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When I experienced my first episode of depression, it was physically painful. It made me less functional. It left me adrift. But on top of all that, when I was depressed, it felt like depression took away my dignity. Or more likely, when I was depressed, I took away my own dignity.
Or perhaps, depression and I were partners in the deed: depression suggested to me,
“You aren’t worthy.”
“You’re a failure.”
“You deserve this fate.”
And I bought it all, hook, line, and sinker.
I didn’t believe I was entitled to dignity. There were times when I felt really bad and I wanted to lie down, but not on a bed. On the ground, the lowest place you can go. With the animals. As if I were not entitled to comfort.
Not only did I not want to take a shower, I also believed I didn’t deserve one. A horrible person like me should smell bad, right? Not only did I believe many terrible things about myself, I assumed that others thought the same. I was sure no one would want to associate with me. So, I isolated myself even more.
Reclaiming my dignity from depression was one of the toughest challenges of getting better, but gradually, I did. Though I have no easy answers and I doubt that any exist, I’m also sure that I learned from my mistakes.
Be aware of the ways that depression can distort your thinking
Depression may tell you irrational things like you’re a dirty animal who does not deserve a shower. When this happens, remind yourself that this is depression talking. I gradually learned I didn’t need to hang onto depression’s every syllable. I clawed back a little of my dignity each time I found a way to peacefully coexist with this voice, which still exists inside me in some form.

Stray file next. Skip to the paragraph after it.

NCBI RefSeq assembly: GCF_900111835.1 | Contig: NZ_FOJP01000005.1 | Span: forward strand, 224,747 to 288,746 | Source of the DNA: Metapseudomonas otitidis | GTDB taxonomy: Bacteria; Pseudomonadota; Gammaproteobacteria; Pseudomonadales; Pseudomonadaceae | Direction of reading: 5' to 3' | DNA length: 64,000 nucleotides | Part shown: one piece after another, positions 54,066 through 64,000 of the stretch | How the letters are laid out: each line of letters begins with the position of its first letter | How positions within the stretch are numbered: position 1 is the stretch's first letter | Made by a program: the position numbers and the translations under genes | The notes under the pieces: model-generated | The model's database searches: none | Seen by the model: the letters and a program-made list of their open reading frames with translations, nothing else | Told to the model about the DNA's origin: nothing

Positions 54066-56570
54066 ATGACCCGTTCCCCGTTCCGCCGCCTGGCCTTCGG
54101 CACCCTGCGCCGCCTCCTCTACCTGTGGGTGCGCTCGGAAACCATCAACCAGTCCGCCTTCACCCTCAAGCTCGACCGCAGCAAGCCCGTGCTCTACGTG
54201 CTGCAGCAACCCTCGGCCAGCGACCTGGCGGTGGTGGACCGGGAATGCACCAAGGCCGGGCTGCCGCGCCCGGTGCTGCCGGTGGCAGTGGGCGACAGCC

When I was at my worst, it sometimes helped for me to think about depression as a storm in my mind. I tried not to act during these worst moments or make any major life-changing decisions. I tried to remind myself that this thought or this feeling would pass, or at least diminish somewhat. Realizing that I would eventually outlast the nastiest of these storms was a baby step in winning back my dignity; these moments helped me see that, ultimately, I was more than my depression.
Depression is one of the hardest things that people go through. I eventually learned that you are entitled to dignity simply for not giving up.
Take care of someone or something — it may be a dog, a plant, or a charitable donation to a good cause. Sometimes, it helped me to talk to another person who I also knew was struggling with depression; my self-worth was still fragile, but it got a little boost each time I was able to help someone else.
One way depression strips you of your dignity is that it robs you of aspiration. Mired in pessimism and reeling in pain, future goals die away. They are replaced by the certainty that misery is your true destiny.
Naturally, it’s hard to have dignity when you don’t believe you deserve any future. My dignity was restored a little when I imagined myself starting a new career in psychology and when I took small steps to bring that future to fruition by enrolling in classes and researching training programs.
When I’m not depressed, I have a good sense of humor. When I’m depressed, not so much. Occasionally during depression, I found a way to make others laugh. Once on Christmas, I did a baking project where I made the ugliest possible cookies and boxed them up as a hoax gift. I found that humor, even black humor, is a potent weapon in affirming your humanity. Each time I got a chuckle, I took back a little of my dignity.
I hope that briefly sharing a few hard-won insights might help more depressed people hang onto their dignity, or at least win it back more quickly. If you feel overwhelmed and have thoughts of hurting yourself, call 911. For support and resources, call the National Suicide Prevention Lifeline at 1-800-273-8255 or text 741-741 for the Crisis Text Line.
For more information on how to manage depression, reach out to your doctor or healthcare team.